In 2020, Andrew Cuomo was a political powerhouse – but in 2021, New York’s scandal-ridden governor finds himself in hot water.
During the earlier stages of the pandemic, Cuomo was perceived by many New Yorkers as a beacon of leadership amidst the chaos of Covid. His Emmy-winning daily press conferences served as modern fireside chats, a voice of reason in stark contrast to a jumbled federal response. In May, Governor Cuomo made national headlines for taking a Covid test on live TV to demonstrate its safety and simplicity. His centralized executive authority and strict lockdown regulations made his approach to Covid the national flagship of Democratic pandemic policy. Andrew Cuomo was seemingly on top of the world; however, he was as reviled as he was revered across New York State.
Although the Cuomo administration’s handling of the pandemic was generally effective and well-received, its policies concerning nursing homes were rife with controversy. In March of 2020, the governor issued an order directing nursing homes to re-admit residents regardless of whether they were infected with Covid. The order prompted outrage from Cuomo’s opponents, enough for the administration to rescind it in May. After the order was rescinded, the Associated Press published a report estimating that more than four thousand individuals known to be recovering from Covid were re-admitted into nursing homes under the policy. In June, the state Department of Health released another report blaming asymptomatic spread from non-residents for nursing home deaths. In press conferences, Governor Cuomo disparaged criticism of the policy and dismissed attempts to link the order with nursing home deaths as “ugly politics.”
The new year was nothing but bad news for the governor, with the scandal re-ignited when New York’s Attorney General Letitia James published a report claiming that Cuomo’s administration willingly withheld information about nursing home deaths due to Covid. The Attorney General’s investigation found that the Department of Health failed to publish significant portions of data concerning nursing home deaths, undercounting by as much as 50%. In the following weeks after the report’s release, more evidence as to the administration’s motives came to light. In February, the New York Post released leaked statements from senior administration official Melissa DeRosa admitting to intentionally keeping data from legislators for fear of bad optics, trying to avoid giving President Trump political leverage over Democrats in the lead-up to the 2020 election. Another report from the New York Times highlighted internal conflicts between Governor Cuomo and the Department of Health, finding that DeRosa and several others rewrote official nursing home death numbers and omitted nearly 10,000 deaths. The whirlwind of reports drew bipartisan criticism for Governor Cuomo and his administration, with many characterizing the ordeal as a cover-up.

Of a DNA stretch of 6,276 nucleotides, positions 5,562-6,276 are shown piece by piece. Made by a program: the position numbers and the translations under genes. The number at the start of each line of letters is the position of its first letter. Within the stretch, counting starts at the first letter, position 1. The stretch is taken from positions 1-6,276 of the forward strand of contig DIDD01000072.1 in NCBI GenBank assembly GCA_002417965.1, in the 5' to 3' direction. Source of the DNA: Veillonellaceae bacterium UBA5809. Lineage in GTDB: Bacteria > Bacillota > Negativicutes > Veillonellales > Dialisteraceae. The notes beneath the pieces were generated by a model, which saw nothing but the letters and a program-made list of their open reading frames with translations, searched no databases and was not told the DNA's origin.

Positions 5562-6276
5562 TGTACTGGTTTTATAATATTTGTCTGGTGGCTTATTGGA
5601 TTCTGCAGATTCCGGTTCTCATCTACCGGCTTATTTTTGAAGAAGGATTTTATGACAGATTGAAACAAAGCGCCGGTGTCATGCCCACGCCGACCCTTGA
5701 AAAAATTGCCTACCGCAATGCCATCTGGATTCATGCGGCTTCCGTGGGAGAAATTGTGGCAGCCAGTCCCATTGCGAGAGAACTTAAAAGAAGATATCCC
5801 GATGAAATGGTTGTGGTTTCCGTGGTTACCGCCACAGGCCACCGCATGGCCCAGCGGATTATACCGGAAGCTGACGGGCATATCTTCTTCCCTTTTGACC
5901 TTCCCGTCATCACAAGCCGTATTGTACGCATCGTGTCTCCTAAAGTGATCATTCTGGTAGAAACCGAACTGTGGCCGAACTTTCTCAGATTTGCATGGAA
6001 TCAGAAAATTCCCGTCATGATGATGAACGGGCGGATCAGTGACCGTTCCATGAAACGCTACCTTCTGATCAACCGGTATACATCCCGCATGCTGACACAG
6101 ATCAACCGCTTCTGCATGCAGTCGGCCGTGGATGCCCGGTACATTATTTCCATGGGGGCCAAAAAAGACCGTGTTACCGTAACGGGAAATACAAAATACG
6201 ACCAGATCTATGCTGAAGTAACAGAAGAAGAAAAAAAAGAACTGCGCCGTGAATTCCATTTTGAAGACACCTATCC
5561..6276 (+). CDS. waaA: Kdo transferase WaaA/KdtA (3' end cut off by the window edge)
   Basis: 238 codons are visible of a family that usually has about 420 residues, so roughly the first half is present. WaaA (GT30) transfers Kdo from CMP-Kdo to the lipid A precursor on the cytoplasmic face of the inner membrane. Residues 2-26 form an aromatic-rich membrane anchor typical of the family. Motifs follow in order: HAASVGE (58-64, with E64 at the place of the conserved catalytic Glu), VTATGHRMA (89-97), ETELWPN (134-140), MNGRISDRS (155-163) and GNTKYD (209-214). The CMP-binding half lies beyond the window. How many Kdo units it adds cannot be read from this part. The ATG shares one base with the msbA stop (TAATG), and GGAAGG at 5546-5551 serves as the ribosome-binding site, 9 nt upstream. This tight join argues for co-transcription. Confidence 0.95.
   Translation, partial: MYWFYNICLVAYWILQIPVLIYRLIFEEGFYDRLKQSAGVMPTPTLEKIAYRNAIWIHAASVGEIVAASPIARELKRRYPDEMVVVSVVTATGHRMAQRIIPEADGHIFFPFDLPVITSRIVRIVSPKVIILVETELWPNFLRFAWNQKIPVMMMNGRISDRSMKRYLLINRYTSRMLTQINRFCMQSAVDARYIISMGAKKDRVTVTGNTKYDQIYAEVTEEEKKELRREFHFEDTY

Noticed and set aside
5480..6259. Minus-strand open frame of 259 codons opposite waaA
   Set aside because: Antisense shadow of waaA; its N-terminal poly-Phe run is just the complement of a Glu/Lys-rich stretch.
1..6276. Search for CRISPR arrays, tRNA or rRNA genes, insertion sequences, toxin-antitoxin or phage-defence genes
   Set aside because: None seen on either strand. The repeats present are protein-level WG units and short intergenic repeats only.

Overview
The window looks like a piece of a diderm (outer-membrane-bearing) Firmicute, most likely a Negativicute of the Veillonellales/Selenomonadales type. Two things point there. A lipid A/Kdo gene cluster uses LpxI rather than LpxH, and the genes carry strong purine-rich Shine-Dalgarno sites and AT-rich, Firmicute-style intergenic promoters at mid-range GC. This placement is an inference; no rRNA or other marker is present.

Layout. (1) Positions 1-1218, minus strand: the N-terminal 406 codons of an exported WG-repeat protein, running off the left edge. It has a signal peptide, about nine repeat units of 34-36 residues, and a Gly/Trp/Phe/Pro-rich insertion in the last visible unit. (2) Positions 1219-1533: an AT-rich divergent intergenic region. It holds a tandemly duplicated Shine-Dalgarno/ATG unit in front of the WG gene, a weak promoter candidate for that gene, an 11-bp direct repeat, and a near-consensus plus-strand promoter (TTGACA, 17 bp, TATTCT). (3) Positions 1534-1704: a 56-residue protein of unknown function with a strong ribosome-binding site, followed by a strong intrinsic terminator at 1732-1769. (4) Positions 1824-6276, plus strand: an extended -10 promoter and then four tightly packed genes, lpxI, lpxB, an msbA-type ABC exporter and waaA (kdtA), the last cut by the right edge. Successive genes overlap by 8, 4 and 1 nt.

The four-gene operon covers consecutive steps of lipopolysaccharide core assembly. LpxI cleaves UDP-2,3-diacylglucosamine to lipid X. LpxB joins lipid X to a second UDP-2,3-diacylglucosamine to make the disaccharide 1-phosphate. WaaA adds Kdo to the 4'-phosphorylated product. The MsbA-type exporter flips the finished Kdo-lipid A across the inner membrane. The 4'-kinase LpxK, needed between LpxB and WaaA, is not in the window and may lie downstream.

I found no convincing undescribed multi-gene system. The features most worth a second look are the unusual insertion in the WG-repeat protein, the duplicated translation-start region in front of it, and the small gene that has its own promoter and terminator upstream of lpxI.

Governor Cuomo’s reckoning did not end there: a flurry of sexual harassment allegations from several women flooded the media beginning with the new year. Aides, advisors, journalists, and others accused Cuomo of patterns of inappropriate and sexist behavior in professional settings. Attorney General James was tasked with investigating Governor Cuomo once again in February. The governor denied the claims, calling them “cancel culture,” and urged lawmakers to await the findings of the Attorney General’s investigation. He apologized for some of his workplace banter, but maintained that he never engaged in any physically inappropriate behavior. As the investigation continued, with the nursing home scandal still hot off the presses, voices denouncing Governor Cuomo grew louder.
Hundreds of New York public officials called for the governor’s resignation, including majorities of the state’s Senate, Assembly, and congressional delegation and influential politicians like Senators Chuck Schumer and Kirsten Gillibrand, New York Mayor Bill de Blasio, and Representatives Jerrold Nadler and Alexandria Ocasio Cortez. On March 11, the State Assembly announced it would be authorizing an impeachment inquiry into the governor. President Joe Biden came out in support of the independent investigation, awaiting the outcome before deciding on his stance. Meanwhile, state lawmakers agreed to strip Cuomo of his gubernatorial emergency powers, which gave him executive authority during the pandemic. Governor Cuomo has few allies left in Albany or Washington, with many in his own party turning on him seemingly overnight.
As it stands in late March, Andrew Cuomo has no intention of fulfilling the countless calls to resign from all angles. In fact, he’s running for re-election for a fourth term as governor of New York in 2022. However, it’s unclear as to whether New Yorkers will deliver for him at the ballot box like years past after this wave of scandals. Cuomo has never been a stranger to criticism, but this sort of mass mobilization against an official by members of his own party is almost unheard of. The governor has taken a beating in polls, with his May 2020 peak approval rating of 72% reduced to a measly 45% in March. Many eyes have turned toward Lieutenant Governor Kathy Hochul, a Buffalo native and former congresswoman, who would succeed him if he left office. She has been identified as a viable challenger in 2022, of which there will inevitably be many. With several ongoing investigations and two hostile parties in Albany, the floundering governor’s future looks bleak.
The days of pandemic popularity for the governor are over. In 2021, New Yorkers have witnessed Andrew Cuomo’s rapid and ruinous fall from grace – and it’s uncertain whether the governor will ever recover.